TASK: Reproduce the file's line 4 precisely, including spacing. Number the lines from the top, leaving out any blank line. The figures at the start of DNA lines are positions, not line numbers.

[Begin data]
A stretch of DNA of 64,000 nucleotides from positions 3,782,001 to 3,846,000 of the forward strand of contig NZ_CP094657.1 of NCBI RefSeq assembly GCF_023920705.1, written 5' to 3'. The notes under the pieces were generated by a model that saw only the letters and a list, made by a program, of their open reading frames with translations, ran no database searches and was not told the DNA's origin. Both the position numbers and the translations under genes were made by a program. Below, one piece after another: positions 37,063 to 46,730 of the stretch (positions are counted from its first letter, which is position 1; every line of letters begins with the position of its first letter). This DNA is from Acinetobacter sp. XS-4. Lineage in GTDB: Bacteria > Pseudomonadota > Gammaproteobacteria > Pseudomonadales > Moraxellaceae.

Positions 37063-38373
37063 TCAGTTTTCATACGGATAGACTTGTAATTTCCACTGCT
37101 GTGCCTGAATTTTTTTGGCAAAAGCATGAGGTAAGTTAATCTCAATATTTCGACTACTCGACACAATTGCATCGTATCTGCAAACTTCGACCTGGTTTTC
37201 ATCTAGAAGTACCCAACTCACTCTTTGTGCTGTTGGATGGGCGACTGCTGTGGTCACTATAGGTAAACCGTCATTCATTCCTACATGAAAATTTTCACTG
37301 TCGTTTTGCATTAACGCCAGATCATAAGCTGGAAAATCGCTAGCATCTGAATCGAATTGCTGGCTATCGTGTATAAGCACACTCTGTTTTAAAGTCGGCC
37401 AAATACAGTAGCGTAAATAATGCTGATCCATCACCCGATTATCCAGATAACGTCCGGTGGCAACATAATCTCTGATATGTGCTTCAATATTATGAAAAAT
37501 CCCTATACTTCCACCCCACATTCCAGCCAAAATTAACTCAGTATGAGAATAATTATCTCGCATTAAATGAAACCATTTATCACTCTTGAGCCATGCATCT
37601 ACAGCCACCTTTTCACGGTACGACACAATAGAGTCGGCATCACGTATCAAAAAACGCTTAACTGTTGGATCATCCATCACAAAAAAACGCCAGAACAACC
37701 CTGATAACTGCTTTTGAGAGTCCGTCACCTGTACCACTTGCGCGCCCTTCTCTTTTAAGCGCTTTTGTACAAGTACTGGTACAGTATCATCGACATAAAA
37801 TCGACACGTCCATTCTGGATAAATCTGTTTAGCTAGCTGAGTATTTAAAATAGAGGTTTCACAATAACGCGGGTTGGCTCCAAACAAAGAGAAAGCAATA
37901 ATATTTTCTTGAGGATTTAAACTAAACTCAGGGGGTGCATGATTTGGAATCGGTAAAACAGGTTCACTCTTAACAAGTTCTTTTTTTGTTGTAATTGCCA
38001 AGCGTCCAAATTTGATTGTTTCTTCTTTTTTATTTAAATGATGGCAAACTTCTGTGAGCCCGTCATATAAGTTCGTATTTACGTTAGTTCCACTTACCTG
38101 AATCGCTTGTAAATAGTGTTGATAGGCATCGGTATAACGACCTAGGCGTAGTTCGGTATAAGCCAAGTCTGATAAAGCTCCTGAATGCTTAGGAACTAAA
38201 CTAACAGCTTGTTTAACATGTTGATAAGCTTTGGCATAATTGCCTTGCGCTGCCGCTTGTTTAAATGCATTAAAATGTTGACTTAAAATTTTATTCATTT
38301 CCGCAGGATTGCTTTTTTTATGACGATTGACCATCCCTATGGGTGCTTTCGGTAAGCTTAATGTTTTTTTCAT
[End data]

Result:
37101 GTGCCTGAATTTTTTTGGCAAAAGCATGAGGTAAGTTAATCTCAATATTTCGACTACTCGACACAATTGCATCGTATCTGCAAACTTCGACCTGGTTTTC